The first series of IIGS have been distributed with a VIDEO ROM that had known issues. If the source of the IIGS is not surely known, there might be a chance that also in a ROM 1 board that bad VIDEO-ROM to be found if the board has passed a cycle of service, or if somebody tried before to upgrade from ROM0 to ROM 1 but forgot to exchange the Video ROM too..... the entrypoints of the VIDEO ROM had to be corrected and a new video ROM was distributed....

several emulations and HGR routines in various kinds of interpreters/compilers have problems while interaction .... because the emulation was not entirely checked out prior to release...

sincerely
speedyG

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bushnrvn's picture
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Re: Strange GSoft Basic behavior on IIGS ROM01 vs. KEGS ...

Thanks, Speedy. You are always very helpful.

Just an update - I believe I've found the cause of the issue. I am using an Applied Engineering GS-RAM card with 1.5 mb installed. According to the Applied Engineering ram test program from the disks that shipped with the card, the last bay of row D is listed as bad. I've tried resetting the chip and swapping it out, looks like the issue lies with card itself.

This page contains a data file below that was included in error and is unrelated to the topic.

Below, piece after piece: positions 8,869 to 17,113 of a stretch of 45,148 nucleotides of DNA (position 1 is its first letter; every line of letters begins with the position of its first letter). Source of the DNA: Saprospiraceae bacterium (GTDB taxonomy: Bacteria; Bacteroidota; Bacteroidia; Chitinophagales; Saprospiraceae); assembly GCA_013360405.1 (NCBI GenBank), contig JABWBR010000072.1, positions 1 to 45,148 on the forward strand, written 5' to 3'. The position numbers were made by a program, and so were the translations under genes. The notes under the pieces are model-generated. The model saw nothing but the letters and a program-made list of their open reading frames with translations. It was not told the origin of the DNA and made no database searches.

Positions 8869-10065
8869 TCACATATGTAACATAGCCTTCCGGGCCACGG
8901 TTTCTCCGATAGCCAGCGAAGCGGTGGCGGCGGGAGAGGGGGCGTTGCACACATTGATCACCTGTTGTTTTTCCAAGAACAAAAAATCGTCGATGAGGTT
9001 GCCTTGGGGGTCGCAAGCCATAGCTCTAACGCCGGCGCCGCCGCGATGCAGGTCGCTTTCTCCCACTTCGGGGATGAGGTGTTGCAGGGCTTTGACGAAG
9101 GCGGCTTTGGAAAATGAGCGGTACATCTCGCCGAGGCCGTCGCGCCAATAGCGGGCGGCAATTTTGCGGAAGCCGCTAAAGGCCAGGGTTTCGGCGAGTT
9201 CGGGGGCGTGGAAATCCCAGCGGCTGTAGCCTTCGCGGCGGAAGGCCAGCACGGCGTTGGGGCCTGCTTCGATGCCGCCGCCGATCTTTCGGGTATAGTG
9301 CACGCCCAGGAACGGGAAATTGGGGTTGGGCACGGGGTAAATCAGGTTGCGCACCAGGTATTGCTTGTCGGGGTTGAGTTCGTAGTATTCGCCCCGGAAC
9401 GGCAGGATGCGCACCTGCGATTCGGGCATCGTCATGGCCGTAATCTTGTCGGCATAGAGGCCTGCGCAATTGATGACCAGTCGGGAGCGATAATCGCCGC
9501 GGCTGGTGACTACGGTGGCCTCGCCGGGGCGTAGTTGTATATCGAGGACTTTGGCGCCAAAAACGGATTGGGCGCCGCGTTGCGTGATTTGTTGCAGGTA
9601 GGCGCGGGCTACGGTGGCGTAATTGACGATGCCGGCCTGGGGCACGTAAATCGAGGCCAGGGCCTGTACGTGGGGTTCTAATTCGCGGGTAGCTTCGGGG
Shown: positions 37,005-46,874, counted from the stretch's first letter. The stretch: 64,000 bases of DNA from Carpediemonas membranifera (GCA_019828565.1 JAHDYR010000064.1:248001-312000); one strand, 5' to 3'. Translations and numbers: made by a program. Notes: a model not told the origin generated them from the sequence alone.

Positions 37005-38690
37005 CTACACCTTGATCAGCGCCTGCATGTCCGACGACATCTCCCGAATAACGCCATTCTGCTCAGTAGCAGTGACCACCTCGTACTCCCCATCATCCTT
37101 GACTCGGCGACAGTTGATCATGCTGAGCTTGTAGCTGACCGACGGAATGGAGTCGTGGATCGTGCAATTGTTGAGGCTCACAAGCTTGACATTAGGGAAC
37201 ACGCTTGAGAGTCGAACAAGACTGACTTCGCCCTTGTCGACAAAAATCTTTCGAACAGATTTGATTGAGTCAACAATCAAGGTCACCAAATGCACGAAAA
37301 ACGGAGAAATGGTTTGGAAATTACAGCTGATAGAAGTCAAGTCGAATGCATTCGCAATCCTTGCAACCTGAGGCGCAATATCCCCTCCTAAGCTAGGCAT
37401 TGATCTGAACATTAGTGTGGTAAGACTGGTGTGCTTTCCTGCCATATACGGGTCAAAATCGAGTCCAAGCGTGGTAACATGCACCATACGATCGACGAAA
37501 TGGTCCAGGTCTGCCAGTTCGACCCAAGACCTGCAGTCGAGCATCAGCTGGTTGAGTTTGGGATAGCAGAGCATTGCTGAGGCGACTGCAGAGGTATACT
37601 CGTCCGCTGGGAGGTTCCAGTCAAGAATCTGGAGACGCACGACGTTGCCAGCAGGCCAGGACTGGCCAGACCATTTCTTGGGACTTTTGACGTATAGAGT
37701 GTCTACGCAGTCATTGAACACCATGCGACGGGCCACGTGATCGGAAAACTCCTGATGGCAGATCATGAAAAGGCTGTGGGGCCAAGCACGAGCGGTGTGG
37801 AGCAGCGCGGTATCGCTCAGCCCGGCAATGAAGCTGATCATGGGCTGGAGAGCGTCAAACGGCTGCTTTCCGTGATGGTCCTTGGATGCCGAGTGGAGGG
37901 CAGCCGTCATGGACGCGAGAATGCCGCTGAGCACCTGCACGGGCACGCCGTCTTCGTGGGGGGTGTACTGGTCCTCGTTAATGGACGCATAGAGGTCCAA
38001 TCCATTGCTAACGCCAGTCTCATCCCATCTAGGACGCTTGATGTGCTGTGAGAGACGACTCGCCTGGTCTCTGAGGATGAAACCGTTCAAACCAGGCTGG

I was in the market for a new (larger capacity) card anyway so I will just see if a new card resolves the issue.

Many thanks to all those that offered their help and expertise.

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Re: Strange GSoft Basic behavior on IIGS ROM01 vs. KEGS ...

hello bushnrvn,

Uuuuups..... i didn´t even waist a single thought on the RAM itself.... - but of course bad RAM can also allways cause strange effects and it might solve this issue.....

the point that made me not think about this issue, is that the graphics-pages in the computer have fixed adresses and that they are located also at the IIGS in the first 256 kB of RAM ( at least the first 2 Hirespages )... - and that with growing memory only the "higher" hires pages ( no. 3 to 6 ) are made usable.... so usually simple programs never make use of this "higher" hirespages..... the program itself also does not contain any routine to swap to the use of "upper" hirespages... - so the displayed graphic itself at least remains in the lower RAM ....

so the only possible explanation - to me at least - might be that the operationsystem itself tries to relocate and move the program and the contents up as high as possible to provide as much as possible lower memory and that this kind of behavior causes the program and it´s variables to be moved into the faulty RAM....
at least i have no other idea about this....
sincerely
speedyG

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Re: Strange GSoft Basic behavior on IIGS ROM01 vs. KEGS ...

I know this is over a year old but I was just going through my old posts and figured I'd provide this one some closure. I replaced my AE RAM expansion with a Briel 4meg card. Problem appears to be resolved. Smile